conform with what BCA believes it was able to prove in the course of the
proceedings and that the Amendment will no longer require the
presentation of any additional evidence-in-chief.

Without ruling on what BCA was able to prove, the Tribunal hereby grants
the Motion to Admit on the premise that BCA will no longer present any
additional evidence-in-chief to prove the bigger claim in the Amended
Statement.

DFA is hereby given the period of 20 days from receipt of this Order to file
its Answer to the Amended Statement of Complaint, and to manifest before
this Tribunal if it will present additional evidence in support of its
Amended Answer in order for the Tribunal to act accordingly.[12]
On February 18, 2016, respondent filed a Motion for Partial
Reconsideration[13] of Procedural Order No. 11 and prayed for the
admission of its Amended Statement of Claims by the Arbitral Tribunal
without denying respondent's right to present evidence on the actual
damages, such as attorney's fees and legal cost that it continued to incur.

On February 19, 2016, petitioner filed a Motion for Reconsideration of


Procedural Order No. 11 and, likewise, filed a Motion to Suspend
Proceedings dated February 19, 2016. Further, on February 29, 2016,
petitioner filed its Comment/Opposition to respondent's Motion for Partial
Reconsideration of Procedural Order No. 11.

The Arbitral Tribunal, thereafter, issued Procedural Order No. 12 dated


June 8, 2016, which resolved respondent's Motion for Partial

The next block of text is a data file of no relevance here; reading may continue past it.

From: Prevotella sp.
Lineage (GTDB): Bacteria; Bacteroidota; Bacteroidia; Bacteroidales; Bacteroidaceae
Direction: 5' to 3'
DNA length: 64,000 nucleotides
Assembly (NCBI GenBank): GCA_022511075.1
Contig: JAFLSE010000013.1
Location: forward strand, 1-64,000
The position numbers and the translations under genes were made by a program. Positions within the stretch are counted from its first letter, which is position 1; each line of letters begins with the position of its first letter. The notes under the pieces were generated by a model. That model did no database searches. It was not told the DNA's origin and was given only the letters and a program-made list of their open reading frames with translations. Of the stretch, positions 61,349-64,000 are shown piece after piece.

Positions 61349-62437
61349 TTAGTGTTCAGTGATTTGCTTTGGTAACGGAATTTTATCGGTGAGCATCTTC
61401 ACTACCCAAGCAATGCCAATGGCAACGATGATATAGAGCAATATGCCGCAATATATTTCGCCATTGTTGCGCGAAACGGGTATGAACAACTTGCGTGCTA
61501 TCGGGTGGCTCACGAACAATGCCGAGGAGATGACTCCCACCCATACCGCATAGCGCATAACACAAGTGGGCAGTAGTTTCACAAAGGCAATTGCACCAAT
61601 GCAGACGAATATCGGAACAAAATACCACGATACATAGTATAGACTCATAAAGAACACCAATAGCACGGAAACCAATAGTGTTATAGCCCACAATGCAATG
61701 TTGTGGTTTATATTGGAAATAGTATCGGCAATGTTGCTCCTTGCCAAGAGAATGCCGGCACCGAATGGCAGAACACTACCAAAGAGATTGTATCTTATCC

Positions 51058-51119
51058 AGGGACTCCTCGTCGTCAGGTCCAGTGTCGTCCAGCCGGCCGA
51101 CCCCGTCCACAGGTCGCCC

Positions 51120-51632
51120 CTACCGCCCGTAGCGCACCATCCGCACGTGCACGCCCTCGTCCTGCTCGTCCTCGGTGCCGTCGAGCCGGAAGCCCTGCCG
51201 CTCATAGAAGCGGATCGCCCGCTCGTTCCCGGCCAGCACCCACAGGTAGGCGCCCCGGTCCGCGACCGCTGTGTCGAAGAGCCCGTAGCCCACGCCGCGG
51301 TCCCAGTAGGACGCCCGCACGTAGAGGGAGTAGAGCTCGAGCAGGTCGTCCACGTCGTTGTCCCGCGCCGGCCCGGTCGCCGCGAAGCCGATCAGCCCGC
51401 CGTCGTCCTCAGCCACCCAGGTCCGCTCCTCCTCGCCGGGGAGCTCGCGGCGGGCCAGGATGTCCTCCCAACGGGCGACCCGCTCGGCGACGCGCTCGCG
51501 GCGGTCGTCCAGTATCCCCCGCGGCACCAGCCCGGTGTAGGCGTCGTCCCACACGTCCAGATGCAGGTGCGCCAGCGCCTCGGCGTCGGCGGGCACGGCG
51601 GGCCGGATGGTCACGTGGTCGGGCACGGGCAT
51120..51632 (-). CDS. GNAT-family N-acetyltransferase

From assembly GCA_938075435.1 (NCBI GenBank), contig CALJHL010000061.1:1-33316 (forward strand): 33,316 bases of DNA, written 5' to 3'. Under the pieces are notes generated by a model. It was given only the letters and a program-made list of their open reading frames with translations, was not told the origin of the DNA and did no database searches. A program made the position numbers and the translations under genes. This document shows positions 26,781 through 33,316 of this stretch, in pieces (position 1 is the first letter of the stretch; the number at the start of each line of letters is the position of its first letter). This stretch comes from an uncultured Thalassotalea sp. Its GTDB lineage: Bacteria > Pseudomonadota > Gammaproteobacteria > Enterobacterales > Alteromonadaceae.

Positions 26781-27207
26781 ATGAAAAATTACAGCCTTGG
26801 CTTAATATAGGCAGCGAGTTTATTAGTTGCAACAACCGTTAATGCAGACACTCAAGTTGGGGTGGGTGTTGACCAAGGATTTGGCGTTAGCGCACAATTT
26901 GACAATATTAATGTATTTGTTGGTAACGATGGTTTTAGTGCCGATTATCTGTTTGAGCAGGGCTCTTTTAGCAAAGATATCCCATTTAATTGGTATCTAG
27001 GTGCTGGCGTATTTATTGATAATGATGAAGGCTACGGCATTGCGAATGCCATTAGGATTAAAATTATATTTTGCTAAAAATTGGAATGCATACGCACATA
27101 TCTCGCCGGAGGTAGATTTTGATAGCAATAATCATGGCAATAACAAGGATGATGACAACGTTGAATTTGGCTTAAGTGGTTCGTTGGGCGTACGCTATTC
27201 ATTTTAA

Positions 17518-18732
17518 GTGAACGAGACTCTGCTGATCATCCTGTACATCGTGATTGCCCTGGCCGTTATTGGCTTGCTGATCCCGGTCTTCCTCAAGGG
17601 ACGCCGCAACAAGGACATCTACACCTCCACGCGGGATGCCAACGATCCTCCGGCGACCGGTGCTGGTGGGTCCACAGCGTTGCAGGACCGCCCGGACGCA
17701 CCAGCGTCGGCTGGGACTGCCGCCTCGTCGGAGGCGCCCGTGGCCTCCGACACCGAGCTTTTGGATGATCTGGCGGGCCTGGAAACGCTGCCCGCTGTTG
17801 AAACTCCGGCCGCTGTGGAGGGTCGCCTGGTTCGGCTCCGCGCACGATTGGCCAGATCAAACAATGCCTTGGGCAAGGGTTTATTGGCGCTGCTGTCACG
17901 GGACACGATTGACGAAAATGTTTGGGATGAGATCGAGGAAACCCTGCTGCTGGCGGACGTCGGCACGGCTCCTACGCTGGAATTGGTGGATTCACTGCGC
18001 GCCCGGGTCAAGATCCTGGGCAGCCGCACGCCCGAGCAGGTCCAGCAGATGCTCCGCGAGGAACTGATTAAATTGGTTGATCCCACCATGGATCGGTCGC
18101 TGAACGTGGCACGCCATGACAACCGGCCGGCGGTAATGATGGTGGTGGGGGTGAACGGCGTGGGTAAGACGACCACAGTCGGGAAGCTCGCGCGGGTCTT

Reconsideration of Procedural Order No. 11, disallowing the presentation of
additional evidence-in-chief by respondent to prove the increase in the
amount of its claim as a limitation to the Tribunals' decision granting
respondent's Motion to Amend its Statement of Claims. In Procedural
Order No. 12, the Tribunal directed the parties to submit additional
documentary evidence in support of their respective positions in relation to
the Amended Statement of Claims and to which the other party may submit
its comment or objections.

For resolution is the partial Motion for Reconsideration of the Tribunal's


Procedural Order No. 11 disallowing the presentation of additional
evidence-in-chief by Claimant to prove the increase in the amount of its
Claim as a limitation to this Tribunal's decision granting Claimant's Motion
to Amend its Statement of Claims.

After a careful consideration of all the arguments presented by the Parties


in their pleadings, the Tribunal hereby decides to allow the submission of
additional documentary evidence by any Party in support of its position in
relation to the Amended Statement of Claims and to which the other may
submit its comments or objections. The Tribunal, however, will still not
allow the taking of testimonial evidence from any witness by any Party. The
Tribunal allowed the amendment of the Statement of Claims but only for
the purpose of making the Statement of Claims conform with the evidence
that had already been presented, assuming that, indeed, it was the case. In
resting its case, Respondent must have already dealt with and addressed
the evidence that had already been presented by Claimant and that